At times I’m criticized for giving “depressing” homilies. Probably a valid critique. I suppose one reason for my bleak approach to preaching is that I try to give homilies based on the Scripture readings of the day. As any serious student of the Bible knows, our sacred authors are normally motivated to write only when they surface problems in their communities. Rarely do any of these unique individuals sit down on a beautiful, sunny day, no care in the world, put stylus to papyrus and produce an inspired work.
Should they have background music playing as they write, I’m certain it would be a specific cut from The Music Man: “Trouble, trouble, trouble! We got trouble right here in . . . .”
Our Chronicles author leaves no doubt about the trouble he’s facing. Though the Chosen People have recently been freed from their Babylonian Exile, many in his community seem to have forgotten what originally triggered that nation-changing experience. He clicks off their offenses. Turning from Yahweh, practicing idolatry, introducing pagan worship in the Jerusalem temple are just a few of their blatant sins. But the most horrendous of their transgressions is one we Catholics were never taught to confess: ignoring and mocking the prophets in their midst. They “. . . scoffed at Yahweh’s prophets, until the anger of Yahweh against his people was so inflamed that there was no remedy.”
Accustomed to obeying canon law, papal decrees, and episcopal regulations, we easily forget the normal way God’s will is discovered in Scripture is by surfacing and obeying the prophets God continually sends to us. Not knowing the five (or six) rules for distinguishing real prophets from fake prophets is as inexcusable as not knowing the difference between mortal and venial sin. Yet I’d hate to give an exam on the former to a normal Sunday Mass crowd. (By the way, rarely are any religious institution’s administrators prophetic. According to Paul of Tarsus, prophecy and administration are two distinct gifts of the Spirit, almost never given to the same person. Prophets usually make lousy administrators; administrators, lousy prophets.)
The Pauline disciple responsible for Ephesians addresses a different problem. Seems some in his community are looking at salvation as something they’ve accomplished through their own actions; not something the risen Jesus freely offers. He reminds his readers, “By grace you have been saved through faith, and this is not from you; it is the gift of God; it is not from works, so no one may boast.” Our good works don’t cause salvation; they’re simply the things saved people do. Of course, as the late Marcus Borg pointed out in Speaking Christian, biblical salvation doesn’t refer primarily to “getting into heaven.” It’s a much broader concept.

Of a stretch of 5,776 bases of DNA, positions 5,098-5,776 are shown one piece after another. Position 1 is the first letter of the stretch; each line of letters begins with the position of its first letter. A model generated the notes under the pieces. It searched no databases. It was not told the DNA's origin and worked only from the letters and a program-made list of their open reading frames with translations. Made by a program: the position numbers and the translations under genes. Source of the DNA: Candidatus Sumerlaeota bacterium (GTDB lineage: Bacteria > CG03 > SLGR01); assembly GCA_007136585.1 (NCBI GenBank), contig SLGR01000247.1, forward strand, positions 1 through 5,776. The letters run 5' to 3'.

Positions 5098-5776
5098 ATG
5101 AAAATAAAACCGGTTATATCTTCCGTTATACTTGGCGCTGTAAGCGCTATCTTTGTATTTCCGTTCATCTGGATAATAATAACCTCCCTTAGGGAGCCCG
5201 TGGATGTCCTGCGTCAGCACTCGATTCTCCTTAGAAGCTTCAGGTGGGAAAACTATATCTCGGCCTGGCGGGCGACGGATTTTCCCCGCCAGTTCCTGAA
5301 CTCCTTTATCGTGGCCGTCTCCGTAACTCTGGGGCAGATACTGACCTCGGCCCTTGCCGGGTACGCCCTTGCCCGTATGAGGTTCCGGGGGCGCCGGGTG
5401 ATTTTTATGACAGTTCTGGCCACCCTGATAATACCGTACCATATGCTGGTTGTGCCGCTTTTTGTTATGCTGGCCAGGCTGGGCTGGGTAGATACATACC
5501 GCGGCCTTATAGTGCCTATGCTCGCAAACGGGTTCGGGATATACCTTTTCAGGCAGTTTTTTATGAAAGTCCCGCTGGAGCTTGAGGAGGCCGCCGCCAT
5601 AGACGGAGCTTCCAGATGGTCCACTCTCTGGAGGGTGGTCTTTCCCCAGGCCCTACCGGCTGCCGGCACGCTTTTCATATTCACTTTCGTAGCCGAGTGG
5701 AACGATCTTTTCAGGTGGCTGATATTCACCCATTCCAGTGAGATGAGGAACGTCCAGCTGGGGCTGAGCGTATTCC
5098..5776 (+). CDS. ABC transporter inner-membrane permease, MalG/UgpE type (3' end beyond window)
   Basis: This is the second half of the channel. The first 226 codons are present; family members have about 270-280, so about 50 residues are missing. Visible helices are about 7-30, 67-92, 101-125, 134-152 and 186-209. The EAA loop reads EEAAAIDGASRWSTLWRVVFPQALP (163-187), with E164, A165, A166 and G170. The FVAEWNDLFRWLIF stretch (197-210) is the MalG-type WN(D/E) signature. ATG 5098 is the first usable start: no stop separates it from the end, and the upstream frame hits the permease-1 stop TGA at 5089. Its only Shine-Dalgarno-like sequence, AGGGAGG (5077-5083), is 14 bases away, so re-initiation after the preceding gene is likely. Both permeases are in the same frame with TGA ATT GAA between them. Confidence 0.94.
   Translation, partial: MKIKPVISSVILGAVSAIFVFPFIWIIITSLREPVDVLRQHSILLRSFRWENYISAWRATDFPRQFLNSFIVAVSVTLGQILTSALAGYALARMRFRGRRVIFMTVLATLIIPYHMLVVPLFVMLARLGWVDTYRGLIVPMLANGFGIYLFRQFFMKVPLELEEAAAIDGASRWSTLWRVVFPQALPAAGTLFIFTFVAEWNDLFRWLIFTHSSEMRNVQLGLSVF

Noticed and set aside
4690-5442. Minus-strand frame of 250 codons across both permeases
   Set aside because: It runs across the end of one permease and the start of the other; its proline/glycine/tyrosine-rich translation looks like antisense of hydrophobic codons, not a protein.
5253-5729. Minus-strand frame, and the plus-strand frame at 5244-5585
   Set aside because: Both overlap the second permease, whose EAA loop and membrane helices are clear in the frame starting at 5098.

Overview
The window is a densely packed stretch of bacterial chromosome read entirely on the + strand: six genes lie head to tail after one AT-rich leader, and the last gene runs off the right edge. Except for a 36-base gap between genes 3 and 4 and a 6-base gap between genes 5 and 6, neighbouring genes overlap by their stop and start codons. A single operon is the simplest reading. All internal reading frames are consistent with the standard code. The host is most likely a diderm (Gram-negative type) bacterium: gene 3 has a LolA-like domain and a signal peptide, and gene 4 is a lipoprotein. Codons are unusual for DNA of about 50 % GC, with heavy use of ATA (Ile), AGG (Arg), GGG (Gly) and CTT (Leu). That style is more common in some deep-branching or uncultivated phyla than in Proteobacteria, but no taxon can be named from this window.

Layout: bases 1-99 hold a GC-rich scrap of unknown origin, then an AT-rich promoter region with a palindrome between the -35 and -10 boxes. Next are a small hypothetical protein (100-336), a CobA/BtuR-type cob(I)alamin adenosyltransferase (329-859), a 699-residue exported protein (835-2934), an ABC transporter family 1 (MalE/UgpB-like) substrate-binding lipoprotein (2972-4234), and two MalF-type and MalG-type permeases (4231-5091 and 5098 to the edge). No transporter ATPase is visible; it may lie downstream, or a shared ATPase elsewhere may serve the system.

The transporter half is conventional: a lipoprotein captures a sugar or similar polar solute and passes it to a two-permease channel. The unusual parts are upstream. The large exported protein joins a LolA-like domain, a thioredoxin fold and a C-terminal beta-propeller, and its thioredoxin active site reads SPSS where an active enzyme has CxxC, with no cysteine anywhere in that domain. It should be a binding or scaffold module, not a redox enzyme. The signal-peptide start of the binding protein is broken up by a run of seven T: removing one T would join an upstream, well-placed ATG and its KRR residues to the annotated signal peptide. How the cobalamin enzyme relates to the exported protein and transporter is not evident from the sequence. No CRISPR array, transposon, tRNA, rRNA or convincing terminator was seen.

John agrees. He points out in today’s gospel pericope, that eternal life isn’t an experience which begins after our physical death; it’s already starting right here and now. The evangelist struggles against those who believe “the light” is still in the future. For those who believe, it’s already at work in their daily lives.
One last point. Notice what our Chronicles author says about Cyrus. Though this 6th century BCE Persian king isn’t even Jewish, he’s the person Yahweh has designated to liberate the Chosen People from the Babylonian Exile.
One constant message of biblical prophets – one with which conservatives have huge problems – is that God can work in our lives in many different ways through many different people.
I once asked Carroll Stuhlmueller about his view of current prophets. Refusing to share his list, he replied, “If I told you, and my names ever got out, I’d never again be permitted in any Catholic pulpit for the rest of my life!”
Now that’s a problem!